Most guests don’t even know about Fantasia Gardens mini-golf. It’s a secondary excursion at best — the kind of freebie they used to dole out on your all-inclusive package, right up there with “free admission” to Wide World of Sports or a crappy t-shirt from Planet Hollywood.
Even Disney Transportation forgets about it. A self-assured Cast Member once instructed me to go by bus from Contemporary to Downtown Disney, then catch another bus to Boardwalk. It was all on foot from there. I ended up in a mangrove swamp two weeks later, covered in bug bites and wearing the hide of a forest deer I had killed with my bare hands.
As mini-golf goes, Fantasia Gardens is pretty good. It has that old school Disney charm. Classic and whimsical, packed with hidden gems and challenging holes to boot.
Right next door to the mini-golf sit two covered areas known as the Fantasia Gardens pavilions. If you notice them at all, your brain will quickly dismiss them.
But come with me down the rabbit hole and you’ll see that this whole sub-complex is just plain weird on every level.
The Fantasia Gardens Pavilion is Utterly Abandoned in Plain Sight
Fantasia Gardens is described as being “across the street from the Walt Disney World Swan,” which implies that the mini-golf is tucked away behind a large post-modernist hotel. But in reality, Fantasia Gardens sits at the intersection of World Drive and Buena Vista Drive — the two most heavily trafficked roads on property.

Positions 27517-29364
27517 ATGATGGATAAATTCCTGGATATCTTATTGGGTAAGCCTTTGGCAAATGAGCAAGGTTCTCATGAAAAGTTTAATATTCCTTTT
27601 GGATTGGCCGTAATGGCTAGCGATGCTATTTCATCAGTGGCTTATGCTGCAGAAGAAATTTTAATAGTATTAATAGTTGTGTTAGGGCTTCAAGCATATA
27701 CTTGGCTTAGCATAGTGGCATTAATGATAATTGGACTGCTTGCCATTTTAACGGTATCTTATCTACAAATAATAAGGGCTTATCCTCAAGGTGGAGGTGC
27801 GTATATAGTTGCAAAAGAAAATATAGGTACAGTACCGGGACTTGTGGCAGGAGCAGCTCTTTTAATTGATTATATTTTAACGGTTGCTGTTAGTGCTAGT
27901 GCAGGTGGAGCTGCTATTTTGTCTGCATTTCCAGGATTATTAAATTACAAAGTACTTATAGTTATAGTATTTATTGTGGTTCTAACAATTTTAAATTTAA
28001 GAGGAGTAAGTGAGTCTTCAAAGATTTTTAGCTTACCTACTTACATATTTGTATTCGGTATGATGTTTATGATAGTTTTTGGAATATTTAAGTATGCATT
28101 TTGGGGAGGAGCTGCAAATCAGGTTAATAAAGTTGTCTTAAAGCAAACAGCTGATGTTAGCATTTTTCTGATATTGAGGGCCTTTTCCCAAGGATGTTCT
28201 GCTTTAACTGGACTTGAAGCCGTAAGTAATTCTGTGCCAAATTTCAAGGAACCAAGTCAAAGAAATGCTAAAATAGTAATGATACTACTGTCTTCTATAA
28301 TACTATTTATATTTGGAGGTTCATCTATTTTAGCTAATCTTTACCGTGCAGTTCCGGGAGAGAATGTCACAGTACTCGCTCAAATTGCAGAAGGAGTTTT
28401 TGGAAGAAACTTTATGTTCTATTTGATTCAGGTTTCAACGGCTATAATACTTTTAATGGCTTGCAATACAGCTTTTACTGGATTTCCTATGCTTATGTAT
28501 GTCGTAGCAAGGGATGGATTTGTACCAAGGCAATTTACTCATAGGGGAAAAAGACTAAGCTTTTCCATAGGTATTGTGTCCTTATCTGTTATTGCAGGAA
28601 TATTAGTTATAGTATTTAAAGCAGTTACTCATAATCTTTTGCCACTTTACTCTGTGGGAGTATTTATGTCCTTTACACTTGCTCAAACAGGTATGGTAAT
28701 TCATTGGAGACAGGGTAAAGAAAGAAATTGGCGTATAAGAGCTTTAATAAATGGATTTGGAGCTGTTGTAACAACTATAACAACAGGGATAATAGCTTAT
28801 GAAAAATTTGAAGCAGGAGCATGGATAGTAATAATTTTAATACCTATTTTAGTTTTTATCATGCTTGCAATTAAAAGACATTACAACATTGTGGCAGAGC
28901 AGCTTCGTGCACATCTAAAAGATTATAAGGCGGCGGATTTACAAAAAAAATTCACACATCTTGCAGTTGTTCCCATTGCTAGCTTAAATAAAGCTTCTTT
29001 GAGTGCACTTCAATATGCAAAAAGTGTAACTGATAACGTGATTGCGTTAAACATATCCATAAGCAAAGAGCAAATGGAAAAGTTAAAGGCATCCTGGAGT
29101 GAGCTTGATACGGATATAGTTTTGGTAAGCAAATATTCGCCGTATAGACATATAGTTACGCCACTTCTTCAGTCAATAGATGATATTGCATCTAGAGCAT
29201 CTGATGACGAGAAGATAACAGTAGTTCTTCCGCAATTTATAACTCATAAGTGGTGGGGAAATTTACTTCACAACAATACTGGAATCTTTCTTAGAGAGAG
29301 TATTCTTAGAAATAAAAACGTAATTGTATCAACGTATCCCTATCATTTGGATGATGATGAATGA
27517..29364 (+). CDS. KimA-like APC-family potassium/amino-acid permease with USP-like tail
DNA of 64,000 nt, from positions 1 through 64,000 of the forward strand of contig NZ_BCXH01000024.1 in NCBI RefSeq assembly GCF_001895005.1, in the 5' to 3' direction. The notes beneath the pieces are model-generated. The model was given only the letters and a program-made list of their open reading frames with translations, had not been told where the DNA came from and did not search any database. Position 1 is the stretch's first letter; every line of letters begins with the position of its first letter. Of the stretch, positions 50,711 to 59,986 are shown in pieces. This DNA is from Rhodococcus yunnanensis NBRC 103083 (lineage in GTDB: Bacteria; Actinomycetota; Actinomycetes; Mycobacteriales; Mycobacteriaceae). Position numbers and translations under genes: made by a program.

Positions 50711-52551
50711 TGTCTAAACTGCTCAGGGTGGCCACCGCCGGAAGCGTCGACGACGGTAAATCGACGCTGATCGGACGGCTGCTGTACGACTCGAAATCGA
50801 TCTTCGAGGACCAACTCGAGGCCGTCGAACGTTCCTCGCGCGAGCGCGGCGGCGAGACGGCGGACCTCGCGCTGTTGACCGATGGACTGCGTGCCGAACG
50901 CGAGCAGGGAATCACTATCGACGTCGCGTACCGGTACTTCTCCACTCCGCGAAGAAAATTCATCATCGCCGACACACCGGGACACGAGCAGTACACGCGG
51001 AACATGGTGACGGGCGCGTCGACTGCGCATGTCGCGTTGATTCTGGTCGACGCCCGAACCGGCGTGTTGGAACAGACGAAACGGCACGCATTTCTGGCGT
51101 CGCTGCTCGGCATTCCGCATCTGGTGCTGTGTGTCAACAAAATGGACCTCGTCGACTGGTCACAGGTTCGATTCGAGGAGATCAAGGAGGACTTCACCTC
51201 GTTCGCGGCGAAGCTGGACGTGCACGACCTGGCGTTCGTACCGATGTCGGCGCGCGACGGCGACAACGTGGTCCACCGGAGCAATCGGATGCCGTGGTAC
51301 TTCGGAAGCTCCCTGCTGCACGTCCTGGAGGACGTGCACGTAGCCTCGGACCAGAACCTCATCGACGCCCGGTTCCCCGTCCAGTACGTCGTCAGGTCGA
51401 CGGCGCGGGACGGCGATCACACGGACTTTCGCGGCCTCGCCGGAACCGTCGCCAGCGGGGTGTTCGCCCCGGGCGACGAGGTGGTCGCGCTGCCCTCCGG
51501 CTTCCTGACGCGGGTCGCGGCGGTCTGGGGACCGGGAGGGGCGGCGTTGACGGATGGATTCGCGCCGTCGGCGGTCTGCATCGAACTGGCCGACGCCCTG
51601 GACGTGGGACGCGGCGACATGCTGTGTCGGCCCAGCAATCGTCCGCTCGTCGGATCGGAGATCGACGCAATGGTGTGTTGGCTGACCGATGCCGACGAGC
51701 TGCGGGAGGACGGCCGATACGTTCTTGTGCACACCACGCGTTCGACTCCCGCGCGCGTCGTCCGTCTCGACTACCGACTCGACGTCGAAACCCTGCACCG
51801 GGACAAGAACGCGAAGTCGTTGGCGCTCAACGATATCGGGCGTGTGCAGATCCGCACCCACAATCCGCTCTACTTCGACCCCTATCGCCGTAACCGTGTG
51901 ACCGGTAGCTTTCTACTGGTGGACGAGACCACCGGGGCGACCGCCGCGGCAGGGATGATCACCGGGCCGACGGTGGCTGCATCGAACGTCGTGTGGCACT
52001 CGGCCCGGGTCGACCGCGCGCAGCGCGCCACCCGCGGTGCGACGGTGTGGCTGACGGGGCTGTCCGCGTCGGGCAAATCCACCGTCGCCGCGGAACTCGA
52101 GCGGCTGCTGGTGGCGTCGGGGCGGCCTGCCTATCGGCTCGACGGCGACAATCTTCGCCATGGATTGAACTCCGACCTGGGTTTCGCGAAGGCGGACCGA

So if the Swan is the picturesque backdrop, then the mini-golf course is the foreground, right? But no. The course itself is slightly hidden behind two ginormous picnic pavilions known as Sorcerer’s Apprentice and Dancing Hippo.
How is it possible that a pair of forgotten picnic pavilions are sitting on some of the most visible real estate on Walt Disney World property?
As one might expect, there is precious little discussion about these open-air pavilions on the Internet. They haven’t been used in years. Plus they’re just picnic pavilions, for crying out loud. Abandoned covered patios are hardly in the same category as sunken islands, jungle ranches, or second-level gift shops.
The picnic thing was never Walt Disney World’s bag anyway. When the average guest is dropping a few grand to visit during “free” dining plan season, there just isn’t a market for the PB&J crowd at the local Disney mini-golf.
But that leads to another question…
Why Are The Fantasia Gardens Pavilions So Massive?
Over at Fort Wilderness, Disney runs a large-scale open-air character dining gig called Mickey’s Backyard BBQ. Picture a few hundred ravenous guests devouring all manner of smoked meats while a mouse in overalls parades around like he owns the place.